If your teenage son or daughter is a senior at a Huntsville City or Madison County school, there's nearly an one-in-four chance he or she is experimenting with illicit drugs based on a 2006 survey.
So what's a parent to do?
There are various forms of testing, teaching and counseling available that require the teen's cooperation to get results.
But parents now have a new weapon - hair analysis. It can determine drug use during the previous 90 days according to a press release from the company which developed HairConfirm, Confirm BioSciences. It can also detect low, medium or high usage of drugs. All a parent needs is a strand of hair which can even be gleaned from a hairbrush or snipped covertly at during sleep without the knowledge of the teen.
But involuntary drug tests have their pros and cons - mostly notably the violation of trust between parent and child.
Dr. James Smith, a recently retired licensed professional counselor, says parents need to take drastic measures - even involuntary testing - if they suspect the teen is taking drugs.
"They will promise you anything and say they will never do it again," he said. "They will say they hate you and threaten to kill themselves, none of which you should believe. If you believe them, you are signing their death warrant. Drugs can kill them or greatly damage their brain."
Alcohol and prescription drugs are now considered an epidemic in this country, said Deborah Soule, executive director for the Partnership for a Drug-Free Community, a local nonprofit drug preventative and education program.
But the biggest problem, she said, is "parents are in a state of denial. They say, 'Not my kid.'
But it is many of their kids, starting about age 12, according to the 2006 PRIDE (Parents' Resource Institute for Drug Education) survey commissioned every two years by the Partnership and the three local school systems (Huntsville, Madison County and Madison City).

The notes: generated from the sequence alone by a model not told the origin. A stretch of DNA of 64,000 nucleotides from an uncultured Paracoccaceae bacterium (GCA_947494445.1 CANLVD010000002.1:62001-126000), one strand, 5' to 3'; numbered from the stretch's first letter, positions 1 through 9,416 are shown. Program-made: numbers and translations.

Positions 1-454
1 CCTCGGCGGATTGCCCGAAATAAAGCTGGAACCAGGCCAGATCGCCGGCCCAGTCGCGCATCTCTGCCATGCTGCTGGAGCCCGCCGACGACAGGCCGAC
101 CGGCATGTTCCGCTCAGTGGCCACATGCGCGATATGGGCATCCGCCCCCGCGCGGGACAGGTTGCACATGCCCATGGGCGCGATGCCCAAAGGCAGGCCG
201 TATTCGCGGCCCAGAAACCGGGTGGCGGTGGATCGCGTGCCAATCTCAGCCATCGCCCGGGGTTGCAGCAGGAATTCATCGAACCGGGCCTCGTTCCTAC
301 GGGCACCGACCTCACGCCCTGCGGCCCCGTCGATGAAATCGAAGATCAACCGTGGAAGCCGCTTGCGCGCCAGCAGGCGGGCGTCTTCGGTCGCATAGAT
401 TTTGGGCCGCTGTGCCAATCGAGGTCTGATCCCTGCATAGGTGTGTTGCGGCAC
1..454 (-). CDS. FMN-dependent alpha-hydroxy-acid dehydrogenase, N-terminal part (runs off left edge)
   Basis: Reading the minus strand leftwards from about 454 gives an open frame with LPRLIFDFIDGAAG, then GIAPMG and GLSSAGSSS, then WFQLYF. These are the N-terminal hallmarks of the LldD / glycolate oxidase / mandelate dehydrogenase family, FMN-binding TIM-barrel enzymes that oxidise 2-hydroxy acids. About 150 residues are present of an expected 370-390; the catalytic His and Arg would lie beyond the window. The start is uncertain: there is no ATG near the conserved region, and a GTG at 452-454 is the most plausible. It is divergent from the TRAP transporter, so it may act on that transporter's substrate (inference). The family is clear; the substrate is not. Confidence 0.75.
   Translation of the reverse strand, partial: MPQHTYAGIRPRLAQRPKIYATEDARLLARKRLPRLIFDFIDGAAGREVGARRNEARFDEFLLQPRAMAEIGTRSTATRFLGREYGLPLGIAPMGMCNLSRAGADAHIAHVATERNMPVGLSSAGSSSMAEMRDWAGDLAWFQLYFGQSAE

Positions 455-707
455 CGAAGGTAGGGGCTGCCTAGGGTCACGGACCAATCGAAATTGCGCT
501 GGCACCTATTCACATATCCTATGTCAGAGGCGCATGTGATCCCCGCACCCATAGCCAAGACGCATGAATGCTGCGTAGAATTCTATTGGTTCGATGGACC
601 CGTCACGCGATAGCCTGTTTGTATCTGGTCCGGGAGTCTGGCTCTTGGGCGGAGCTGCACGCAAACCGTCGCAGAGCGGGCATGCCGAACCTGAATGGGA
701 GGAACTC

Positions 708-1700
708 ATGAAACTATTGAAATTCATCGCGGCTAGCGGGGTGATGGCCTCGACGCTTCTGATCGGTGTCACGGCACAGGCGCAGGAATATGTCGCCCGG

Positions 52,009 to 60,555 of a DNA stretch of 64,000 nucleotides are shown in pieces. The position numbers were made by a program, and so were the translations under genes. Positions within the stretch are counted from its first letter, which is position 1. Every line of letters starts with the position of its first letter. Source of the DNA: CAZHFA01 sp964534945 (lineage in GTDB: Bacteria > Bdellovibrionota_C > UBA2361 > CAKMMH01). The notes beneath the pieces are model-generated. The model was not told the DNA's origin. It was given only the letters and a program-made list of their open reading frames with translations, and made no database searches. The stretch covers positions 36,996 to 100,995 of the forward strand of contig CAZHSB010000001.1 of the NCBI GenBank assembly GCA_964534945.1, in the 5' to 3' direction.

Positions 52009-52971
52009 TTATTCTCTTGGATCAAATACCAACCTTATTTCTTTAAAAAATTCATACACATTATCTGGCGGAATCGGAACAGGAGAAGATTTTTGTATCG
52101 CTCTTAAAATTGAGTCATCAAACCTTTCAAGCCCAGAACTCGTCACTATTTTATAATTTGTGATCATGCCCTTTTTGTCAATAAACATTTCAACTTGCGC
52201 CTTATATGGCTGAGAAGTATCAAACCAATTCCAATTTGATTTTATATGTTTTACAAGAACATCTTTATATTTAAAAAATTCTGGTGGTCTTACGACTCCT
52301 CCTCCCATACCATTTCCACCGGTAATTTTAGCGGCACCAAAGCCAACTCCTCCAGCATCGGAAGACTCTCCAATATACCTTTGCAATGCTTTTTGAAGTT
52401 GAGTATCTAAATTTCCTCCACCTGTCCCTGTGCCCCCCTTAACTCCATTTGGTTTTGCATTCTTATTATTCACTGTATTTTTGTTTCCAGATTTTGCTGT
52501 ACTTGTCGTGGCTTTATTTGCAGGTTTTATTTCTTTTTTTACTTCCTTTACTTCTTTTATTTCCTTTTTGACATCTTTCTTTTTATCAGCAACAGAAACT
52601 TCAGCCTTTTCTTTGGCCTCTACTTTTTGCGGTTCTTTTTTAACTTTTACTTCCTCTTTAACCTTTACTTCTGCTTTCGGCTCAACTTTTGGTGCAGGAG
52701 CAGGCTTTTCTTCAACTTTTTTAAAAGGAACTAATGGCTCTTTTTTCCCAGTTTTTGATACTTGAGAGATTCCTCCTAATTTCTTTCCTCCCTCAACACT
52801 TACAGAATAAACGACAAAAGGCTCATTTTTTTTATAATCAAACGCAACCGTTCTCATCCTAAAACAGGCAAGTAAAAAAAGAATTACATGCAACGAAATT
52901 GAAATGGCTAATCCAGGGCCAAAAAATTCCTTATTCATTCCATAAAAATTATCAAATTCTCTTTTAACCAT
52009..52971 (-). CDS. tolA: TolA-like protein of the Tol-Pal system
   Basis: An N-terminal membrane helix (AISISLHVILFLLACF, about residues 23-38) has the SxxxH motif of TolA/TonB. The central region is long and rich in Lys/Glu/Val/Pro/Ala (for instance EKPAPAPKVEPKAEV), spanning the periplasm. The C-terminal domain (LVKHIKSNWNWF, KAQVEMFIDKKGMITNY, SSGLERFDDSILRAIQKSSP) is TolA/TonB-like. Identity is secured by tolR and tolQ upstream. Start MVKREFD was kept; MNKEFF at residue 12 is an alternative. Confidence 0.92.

The 2006 survey showed local drug use among high school seniors in Huntsville and Madison County at 23.5 percent, higher than the national average of 21.2 percent over a 30-day period. Madison City school seniors were only 15.5 percent likely to experiment with drugs.
"The hair analysis is great," said Smith. "Parents are not morally responsible to inform their children about the test."
Julie Collins, volunteer coordinator for Crisis Services and the mother of a 16-year-old son, agrees.
"My father was a drug addict and you bet I'd do anything I had to do if I thought my son was on drugs," said Collins, who often fields calls from parents suspecting their teens using drugs. "There is no legal obligation to tell them if they are living in your home."
The American Academy of Pediatrics opposes involuntary drug tests on teens. According to its Web site (www.aap.org), a chemical analysis of urine, saliva, hair, nails and sweat may not detect all illicit drugs such as alcohol. They warn that false positives can also occur.
Soule, who says alcohol is the No. 1 drug choice of teens, believes a parent should be "up front" about giving a teen a drug test. But if that fails, she says it is a parent's responsibility to see their child is not experimenting with drugs.
"You take any measures you can to prevent them from doing drugs," she said.
Smith, Soule and Collins agree the most important thing a parent can do is to keep the lines of communication open with their children.
But Smith cautions parents not to discuss the drug problem at home.
"Do not ever, ever have a conversation of correction in the home," said Smith, formerly with the Huntsville-Madison County Mental Health Center. "The home is a safe refuge for them. If you have the conversation at home, they will resent it and will clam up and keep secrets.
"Take them outside the home to somewhere you can sit down and say, 'Let me tell you what I'm thinking. I'm fearful you are running with people doing drugs and it frightens me. You are a young adult, but you don't have good judgment to do everything on your own.'"